Review: Crane Song HEDD Quantum

Wes Maebe tests out this new David Hill-designed AD/DA converter from Crane Song...
Author:
Publish date:
CraneSong_HEDDQuantum

David Hill is based in the Superior, Wisconsin area and has been designing high-end audio hardware and software for quite some time.

Some of you may know him from his work with Summit or you may have bumped into him during an AES convention, Music Messe or NAMM show. Most of us know Dave from his amazing sounding EQs, compressors, mic pres and most importantly the A/D and D/A convertors.

So let’s have a closer look at the new and updated Crane Song HEDD Quantum.

HEDD stands for Harmonically Enhanced Digital Device and has been engineered to provide musically pleasing sound with the capability of generating tube/analogue sounds within the digital domain.

The key ingredient in HEDD Quantum is a new clocking crystal. It’s Crane Song’s fifth generation design just like the ones used in the Avocet IIA and Solaris and has less then 1pS jitter (1 trillionth of a second). The result is extremely accurate imaging, a very open 3D sound and detailed transient response.

I mentioned jitter and it’s one of those “black art”, hard to explain phenomena. The artefacts caused by jitter are blurred, harsh and unfocussed sound. It also results in a loss of image stability, depth and space.

Jitter, basically a time deviation in the clock timing, is caused by many factors. The main culprit being the frequency of the clock changing during the conversion process. The newly developed crystal clock within the HEDD Quantum has reduced this jitter to the, currently, lowest possible value, resulting in a well defined low end and clear top end. This will provide you with a much stabler image.

In addition to the new AD, DA, Clocking, I/O (Toslink Optical has been added) and extra WC outputs, HEDD Quantum still comes equipped with the same great DSP emulation of Triode, Pentode tubes and Tape emulation from the original model. The operational modes now allow the DAC and the ADC to be used simultaneously and at different sample rates.

The HEDD can operate as an effects device or as separate A/D and D/A convertor with the harmonic generation process applied to either convertor respectively. The signal processor performs up to 24 Bit Processing on digital or analogue sources. HEDD Quantum has transformerless balanced analogue inputs and outputs, transformer isolated digital inputs and outputs and uses separate power transformers and supplies for the analogue and digital sections.

The HEDD Quantum output now has a higher maximum output level +24.5 dBu and the maximum input range is adjustable from +16 dBu to +26 dBu for digital zero. The HEDD Quantum operates at sample rates from 44.1kHz to 192kHz.

The HEDD Quantum can be used for many different tasks. My first test was strapping it across the recording rig at the studio for a recording session. I bypassed the in-house clock and fed the convertors the Word Clock from the HEDD. The change in clarity and definition was instantly apparent.The low end in the bass and the kick drums was so much more detailed and punchy. Stereo imaging got a lot clearer as well, making panning and EQing much easier and faster.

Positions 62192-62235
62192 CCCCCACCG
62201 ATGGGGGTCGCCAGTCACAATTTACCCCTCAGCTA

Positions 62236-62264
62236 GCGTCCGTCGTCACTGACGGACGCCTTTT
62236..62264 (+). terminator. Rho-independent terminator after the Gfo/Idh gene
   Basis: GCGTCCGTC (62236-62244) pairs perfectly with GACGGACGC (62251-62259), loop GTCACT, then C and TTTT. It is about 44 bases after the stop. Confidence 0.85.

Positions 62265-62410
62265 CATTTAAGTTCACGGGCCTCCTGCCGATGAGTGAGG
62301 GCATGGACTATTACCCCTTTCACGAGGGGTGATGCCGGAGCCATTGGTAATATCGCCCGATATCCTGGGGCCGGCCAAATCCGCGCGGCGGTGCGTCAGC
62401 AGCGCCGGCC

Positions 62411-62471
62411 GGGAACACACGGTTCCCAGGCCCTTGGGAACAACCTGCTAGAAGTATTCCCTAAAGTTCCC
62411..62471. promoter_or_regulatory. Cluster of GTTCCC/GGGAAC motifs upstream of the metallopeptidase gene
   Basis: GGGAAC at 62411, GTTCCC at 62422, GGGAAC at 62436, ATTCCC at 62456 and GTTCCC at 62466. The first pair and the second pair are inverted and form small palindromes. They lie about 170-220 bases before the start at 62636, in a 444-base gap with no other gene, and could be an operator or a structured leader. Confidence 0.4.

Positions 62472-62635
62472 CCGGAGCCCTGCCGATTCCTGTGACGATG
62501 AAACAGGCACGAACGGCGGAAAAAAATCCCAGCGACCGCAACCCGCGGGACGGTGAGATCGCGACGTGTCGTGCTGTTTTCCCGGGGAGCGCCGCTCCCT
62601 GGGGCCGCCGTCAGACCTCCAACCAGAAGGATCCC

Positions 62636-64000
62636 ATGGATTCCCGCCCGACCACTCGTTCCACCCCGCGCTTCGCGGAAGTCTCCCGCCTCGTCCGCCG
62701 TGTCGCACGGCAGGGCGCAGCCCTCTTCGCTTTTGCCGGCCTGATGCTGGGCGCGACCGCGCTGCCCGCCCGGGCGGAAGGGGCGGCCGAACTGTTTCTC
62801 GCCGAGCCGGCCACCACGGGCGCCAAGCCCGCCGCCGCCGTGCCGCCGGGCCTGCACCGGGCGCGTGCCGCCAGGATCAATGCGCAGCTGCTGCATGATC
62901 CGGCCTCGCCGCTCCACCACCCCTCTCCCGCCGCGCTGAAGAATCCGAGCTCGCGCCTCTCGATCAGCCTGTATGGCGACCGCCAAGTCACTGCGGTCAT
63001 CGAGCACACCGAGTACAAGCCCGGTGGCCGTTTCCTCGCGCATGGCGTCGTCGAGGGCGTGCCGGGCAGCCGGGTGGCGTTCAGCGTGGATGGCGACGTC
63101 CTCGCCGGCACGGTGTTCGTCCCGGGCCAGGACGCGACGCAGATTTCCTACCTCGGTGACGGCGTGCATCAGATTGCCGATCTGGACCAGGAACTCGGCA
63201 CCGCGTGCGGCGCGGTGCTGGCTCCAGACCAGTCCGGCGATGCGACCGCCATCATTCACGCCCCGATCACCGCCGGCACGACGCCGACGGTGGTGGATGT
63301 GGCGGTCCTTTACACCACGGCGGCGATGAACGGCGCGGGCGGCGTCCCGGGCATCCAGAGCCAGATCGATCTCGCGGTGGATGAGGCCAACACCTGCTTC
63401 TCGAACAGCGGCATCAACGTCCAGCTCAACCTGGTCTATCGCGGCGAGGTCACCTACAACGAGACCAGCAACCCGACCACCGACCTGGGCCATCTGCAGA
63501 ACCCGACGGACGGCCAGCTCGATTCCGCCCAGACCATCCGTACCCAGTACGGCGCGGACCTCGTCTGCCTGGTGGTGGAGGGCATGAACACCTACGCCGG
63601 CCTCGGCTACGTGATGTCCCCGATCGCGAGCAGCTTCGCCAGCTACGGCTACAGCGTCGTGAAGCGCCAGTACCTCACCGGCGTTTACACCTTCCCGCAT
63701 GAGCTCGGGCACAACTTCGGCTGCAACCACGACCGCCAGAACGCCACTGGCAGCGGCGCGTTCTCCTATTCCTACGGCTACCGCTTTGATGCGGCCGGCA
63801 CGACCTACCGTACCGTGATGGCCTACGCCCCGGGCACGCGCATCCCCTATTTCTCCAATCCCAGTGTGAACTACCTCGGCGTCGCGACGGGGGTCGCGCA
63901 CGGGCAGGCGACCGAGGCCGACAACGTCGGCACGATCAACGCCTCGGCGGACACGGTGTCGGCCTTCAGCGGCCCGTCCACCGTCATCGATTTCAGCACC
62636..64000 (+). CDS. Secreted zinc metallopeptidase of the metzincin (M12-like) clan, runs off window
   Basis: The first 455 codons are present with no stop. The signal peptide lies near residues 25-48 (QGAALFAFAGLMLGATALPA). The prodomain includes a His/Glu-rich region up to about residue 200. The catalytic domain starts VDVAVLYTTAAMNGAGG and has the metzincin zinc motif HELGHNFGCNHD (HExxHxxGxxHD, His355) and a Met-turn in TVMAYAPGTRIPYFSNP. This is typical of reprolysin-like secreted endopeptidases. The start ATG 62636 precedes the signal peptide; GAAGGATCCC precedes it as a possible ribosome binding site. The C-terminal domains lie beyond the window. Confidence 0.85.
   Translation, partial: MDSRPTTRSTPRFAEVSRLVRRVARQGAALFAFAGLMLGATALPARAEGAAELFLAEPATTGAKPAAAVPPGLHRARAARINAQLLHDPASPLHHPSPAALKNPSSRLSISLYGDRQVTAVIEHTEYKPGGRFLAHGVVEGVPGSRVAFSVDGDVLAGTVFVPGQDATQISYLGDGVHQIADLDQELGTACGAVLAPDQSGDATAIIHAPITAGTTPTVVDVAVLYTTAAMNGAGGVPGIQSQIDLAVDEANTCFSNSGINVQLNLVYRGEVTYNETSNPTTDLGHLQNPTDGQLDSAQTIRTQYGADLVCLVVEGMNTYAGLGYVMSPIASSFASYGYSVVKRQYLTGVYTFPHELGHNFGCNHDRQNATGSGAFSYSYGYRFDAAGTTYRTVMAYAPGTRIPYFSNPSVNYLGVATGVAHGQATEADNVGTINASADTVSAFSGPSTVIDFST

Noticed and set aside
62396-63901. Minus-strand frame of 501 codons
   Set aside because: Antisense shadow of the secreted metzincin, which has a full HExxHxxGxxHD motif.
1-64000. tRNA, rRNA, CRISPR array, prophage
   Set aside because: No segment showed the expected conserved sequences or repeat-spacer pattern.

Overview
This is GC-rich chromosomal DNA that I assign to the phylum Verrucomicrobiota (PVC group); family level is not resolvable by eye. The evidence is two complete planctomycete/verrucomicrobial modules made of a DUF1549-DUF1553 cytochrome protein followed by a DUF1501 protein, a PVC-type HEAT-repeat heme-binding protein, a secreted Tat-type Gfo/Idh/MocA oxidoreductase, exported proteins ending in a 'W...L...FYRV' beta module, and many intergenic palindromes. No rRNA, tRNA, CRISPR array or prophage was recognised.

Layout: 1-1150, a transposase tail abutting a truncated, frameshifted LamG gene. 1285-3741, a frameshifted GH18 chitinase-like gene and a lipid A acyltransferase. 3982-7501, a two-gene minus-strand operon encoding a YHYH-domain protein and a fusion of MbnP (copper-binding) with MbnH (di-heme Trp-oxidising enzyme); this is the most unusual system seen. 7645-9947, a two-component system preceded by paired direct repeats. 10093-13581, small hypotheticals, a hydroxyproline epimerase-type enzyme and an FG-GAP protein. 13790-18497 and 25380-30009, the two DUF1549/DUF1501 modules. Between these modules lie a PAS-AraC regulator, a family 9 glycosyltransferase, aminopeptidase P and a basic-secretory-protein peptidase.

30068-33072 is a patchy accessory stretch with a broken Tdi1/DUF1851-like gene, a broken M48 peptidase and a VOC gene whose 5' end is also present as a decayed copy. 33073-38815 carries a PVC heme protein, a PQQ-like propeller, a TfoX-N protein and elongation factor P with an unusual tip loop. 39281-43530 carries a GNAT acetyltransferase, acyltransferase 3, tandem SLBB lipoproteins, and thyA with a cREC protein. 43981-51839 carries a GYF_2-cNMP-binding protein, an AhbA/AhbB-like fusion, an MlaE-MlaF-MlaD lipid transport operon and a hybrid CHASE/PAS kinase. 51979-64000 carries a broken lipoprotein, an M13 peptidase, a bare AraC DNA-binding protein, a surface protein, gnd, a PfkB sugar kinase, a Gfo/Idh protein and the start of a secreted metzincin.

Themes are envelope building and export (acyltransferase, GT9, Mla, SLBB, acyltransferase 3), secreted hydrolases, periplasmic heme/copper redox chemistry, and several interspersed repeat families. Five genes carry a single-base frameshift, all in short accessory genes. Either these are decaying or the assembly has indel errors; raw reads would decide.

This led to me installing the HEDD in my personal mix and mastering set up. The unit is the master clock, clocking all digital devices and also serves as my A/D converter and processor. The Triode, Pentode and Tape processes are as amazing as in the prior generation HEDD. In the MKI of the unit there used to be a little zipper noise when you cranked the Triode control and that is now no longer there.

Ever since running the HEDD as my master clock, the workflow has sped up considerably.

Because of the extreme low jitter, mixing and mastering do not only sound better, it’s made working more fun.

I performed listening tests with a client, where I had the same mix output feed my interface and the HEDD simultaneously. I had the client in the sweet spot and I kept switching between the interface and the HEDD. I started out by running both units separate from each other, so the HEDD’s crystal was not clocking the interface.

Once flipped to the HEDD the low-end information cleared up and the low mid mush you get from jitter vanished. The panning positions got a lot more precise and in general everything sounded a lot more robust.

Once we started clocking the interface from the HEDD’s word clock out, the interface’s performance improved dramatically as well. I was very pleased to see that the client, who doesn’t spend all his time geeking out of things like this, spotted the difference and was as impressed as I was.

Needless to say, this unit is staying in the rack and is now the centrepiece of the studio. Not only is it a wonderful sounding unit in its own right, it also improves the performance of everything that’s clocking from it.

Key Features

  • High-quality 24-bit A/D and D/A Convertors
  • 24-bit Processing
  • Adjustable Triode, Pentode and Tape sounds
  • Digital I/O, AES and S/PDIF

RRP: £3,800

Wes Maebe is a UK-based recording, mixing, mastering and live sound engineer.

Related

Neve_RMP-D8

Review: Rupert Neve RMP-D8

Rupert Neve Designs needs no introductions, with it’s founder having been at the forefront of high quality audio design for well over half a century. The RMP-D8 is an eight-channel microphone preamplifier, featuring the company’s custom-transformer-based 1dB stepped modular class-A microphone preamplifiers coupled with 24-bit 192kHz digital converters and Audinate’s Dante networking technology. Here, Stephen Bennett puts it to the test...